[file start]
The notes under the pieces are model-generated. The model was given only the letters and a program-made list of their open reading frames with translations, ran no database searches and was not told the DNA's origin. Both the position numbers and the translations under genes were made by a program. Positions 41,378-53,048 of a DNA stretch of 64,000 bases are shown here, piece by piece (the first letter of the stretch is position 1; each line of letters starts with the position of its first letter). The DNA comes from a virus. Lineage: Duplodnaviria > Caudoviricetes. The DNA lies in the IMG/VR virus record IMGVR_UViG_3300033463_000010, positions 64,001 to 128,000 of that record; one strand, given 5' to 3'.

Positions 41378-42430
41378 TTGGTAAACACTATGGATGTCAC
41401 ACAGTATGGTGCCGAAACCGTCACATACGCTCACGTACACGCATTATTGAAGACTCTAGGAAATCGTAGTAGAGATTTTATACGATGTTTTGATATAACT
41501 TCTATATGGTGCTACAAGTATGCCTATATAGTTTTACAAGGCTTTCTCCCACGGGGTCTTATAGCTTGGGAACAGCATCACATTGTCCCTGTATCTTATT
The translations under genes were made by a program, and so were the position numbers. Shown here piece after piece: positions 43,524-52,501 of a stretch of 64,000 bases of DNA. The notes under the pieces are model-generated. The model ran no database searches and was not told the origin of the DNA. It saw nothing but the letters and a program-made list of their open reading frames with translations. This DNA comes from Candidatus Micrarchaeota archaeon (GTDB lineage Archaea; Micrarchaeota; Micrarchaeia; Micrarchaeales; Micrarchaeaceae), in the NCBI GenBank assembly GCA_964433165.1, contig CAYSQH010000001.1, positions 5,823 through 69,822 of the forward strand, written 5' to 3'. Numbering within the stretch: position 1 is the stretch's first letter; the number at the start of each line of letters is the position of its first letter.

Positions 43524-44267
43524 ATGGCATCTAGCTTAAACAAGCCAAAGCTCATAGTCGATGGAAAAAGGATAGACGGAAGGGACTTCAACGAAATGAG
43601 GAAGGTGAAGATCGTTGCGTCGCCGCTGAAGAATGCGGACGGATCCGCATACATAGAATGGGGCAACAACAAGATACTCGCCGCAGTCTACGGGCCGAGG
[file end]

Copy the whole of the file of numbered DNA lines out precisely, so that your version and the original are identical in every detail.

The notes under the pieces are model-generated. The model was given only the letters and a program-made list of their open reading frames with translations, ran no database searches and was not told the DNA's origin. Both the position numbers and the translations under genes were made by a program. Positions 41,378-53,048 of a DNA stretch of 64,000 bases are shown here, piece by piece (the first letter of the stretch is position 1; each line of letters starts with the position of its first letter). The DNA comes from a virus. Lineage: Duplodnaviria > Caudoviricetes. The DNA lies in the IMG/VR virus record IMGVR_UViG_3300033463_000010, positions 64,001 to 128,000 of that record; one strand, given 5' to 3'.

Positions 41378-42430
41378 TTGGTAAACACTATGGATGTCAC
41401 ACAGTATGGTGCCGAAACCGTCACATACGCTCACGTACACGCATTATTGAAGACTCTAGGAAATCGTAGTAGAGATTTTATACGATGTTTTGATATAACT
41501 TCTATATGGTGCTACAAGTATGCCTATATAGTTTTACAAGGCTTTCTCCCACGGGGTCTTATAGCTTGGGAACAGCATCACATTGTCCCTGTATCTTATT
The translations under genes were made by a program, and so were the position numbers. Shown here piece after piece: positions 43,524-52,501 of a stretch of 64,000 bases of DNA. The notes under the pieces are model-generated. The model ran no database searches and was not told the origin of the DNA. It saw nothing but the letters and a program-made list of their open reading frames with translations. This DNA comes from Candidatus Micrarchaeota archaeon (GTDB lineage Archaea; Micrarchaeota; Micrarchaeia; Micrarchaeales; Micrarchaeaceae), in the NCBI GenBank assembly GCA_964433165.1, contig CAYSQH010000001.1, positions 5,823 through 69,822 of the forward strand, written 5' to 3'. Numbering within the stretch: position 1 is the stretch's first letter; the number at the start of each line of letters is the position of its first letter.

Positions 43524-44267
43524 ATGGCATCTAGCTTAAACAAGCCAAAGCTCATAGTCGATGGAAAAAGGATAGACGGAAGGGACTTCAACGAAATGAG
43601 GAAGGTGAAGATCGTTGCGTCGCCGCTGAAGAATGCGGACGGATCCGCATACATAGAATGGGGCAACAACAAGATACTCGCCGCAGTCTACGGGCCGAGG